By Victoria Broughton
The 1970s was a decade of permed hair, go-go boots, and bell bottomed pants. It was also the decade President Richard Nixon declared war on drugs.
One woman, Patrice Gaines, was fighting her own battle with drugs. She says she experimented with hard drugs to feel accepted and have a sense of belonging. Patrice found herself in abusive relationships and, out of one of those relationships, a new life was formed, a baby girl named Andrea.
Andrea was two years old when Patrice was arrested at a Steppenwolf concert for possession and intent to distribute heroin. She spent three weeks in a Charlotte jail. Patrice had a window in her cell and her family would stand in a field outside of that window to visit.
The one visit Patrice remembers the most is the day her daughter could not find her window and Patrice knew at that moment that she had to change her life or her daughter would never be able to find her.
When Patrice was released, she quickly found that turning her life around was not the only thing she would have to battle.
Finding a job was hard, especially for a woman of color. The companies would not hire her when she put her criminal record on an application. When she left her record off, the companies would find out a week later and let her go.
She thought this would be an endless cycle of rejection. It took her a year until one woman saw potential and hired her. Patrice received free therapy and at last, a paycheck at the Charlotte/Charlotte-Mecklenburg Mental Health Hospital.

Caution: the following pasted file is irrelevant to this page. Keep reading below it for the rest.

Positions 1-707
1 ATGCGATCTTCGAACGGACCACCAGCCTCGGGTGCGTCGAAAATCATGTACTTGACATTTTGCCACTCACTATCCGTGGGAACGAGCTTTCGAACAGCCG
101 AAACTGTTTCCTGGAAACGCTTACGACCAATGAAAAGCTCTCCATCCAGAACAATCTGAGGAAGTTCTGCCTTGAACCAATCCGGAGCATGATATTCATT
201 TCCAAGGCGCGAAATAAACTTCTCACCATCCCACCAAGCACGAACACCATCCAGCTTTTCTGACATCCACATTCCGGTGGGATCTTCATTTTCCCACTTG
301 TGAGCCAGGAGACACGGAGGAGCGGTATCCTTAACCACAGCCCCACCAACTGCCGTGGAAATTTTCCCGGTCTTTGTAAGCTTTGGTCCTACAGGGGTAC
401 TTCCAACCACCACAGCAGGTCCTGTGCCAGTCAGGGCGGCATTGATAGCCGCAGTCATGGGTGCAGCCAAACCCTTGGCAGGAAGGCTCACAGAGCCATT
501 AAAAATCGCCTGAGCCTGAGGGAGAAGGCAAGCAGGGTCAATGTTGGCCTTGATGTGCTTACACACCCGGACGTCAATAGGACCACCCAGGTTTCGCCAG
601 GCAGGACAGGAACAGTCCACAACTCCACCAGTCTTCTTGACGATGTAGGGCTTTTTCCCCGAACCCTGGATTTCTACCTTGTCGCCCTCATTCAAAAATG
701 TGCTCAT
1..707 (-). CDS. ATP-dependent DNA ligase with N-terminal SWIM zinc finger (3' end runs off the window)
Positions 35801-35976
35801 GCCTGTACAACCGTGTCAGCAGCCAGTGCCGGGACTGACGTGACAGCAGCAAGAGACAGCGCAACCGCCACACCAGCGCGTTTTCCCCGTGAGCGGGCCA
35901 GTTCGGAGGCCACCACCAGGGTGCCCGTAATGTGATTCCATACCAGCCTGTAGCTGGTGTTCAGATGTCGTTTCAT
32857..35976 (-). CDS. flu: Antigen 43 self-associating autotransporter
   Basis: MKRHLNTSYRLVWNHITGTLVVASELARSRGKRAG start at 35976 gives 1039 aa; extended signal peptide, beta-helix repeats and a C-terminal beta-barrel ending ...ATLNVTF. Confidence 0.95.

She says the therapy saved her from the abusive relationships and she began to see changes, even if they were small.
A few years later Patrice, left her job at the mental health hospital and became a reporter for a small evening newspaper in Charlotte.
Here she found her passion for writing, which also became an outlet for the years of insecurities, abuse, and frustration she had harbored. A friend of hers approached her about a writing program at the University of Southern California, Berkeley. All she had to do was get accepted and to her surprise she did.
Patrice moved on to a new paper in Miami then to a paper in Washington, D.C. Finally she became a reporter at the Washington Post.
Patrice left the Washington Post sixteen years later and became her own person. She has since become an author, a motivational speaker, and a writing coach.
Patrice lives outside of Charlotte with her dog Sasha and gives back by visiting female inmates who are in the same position she was all those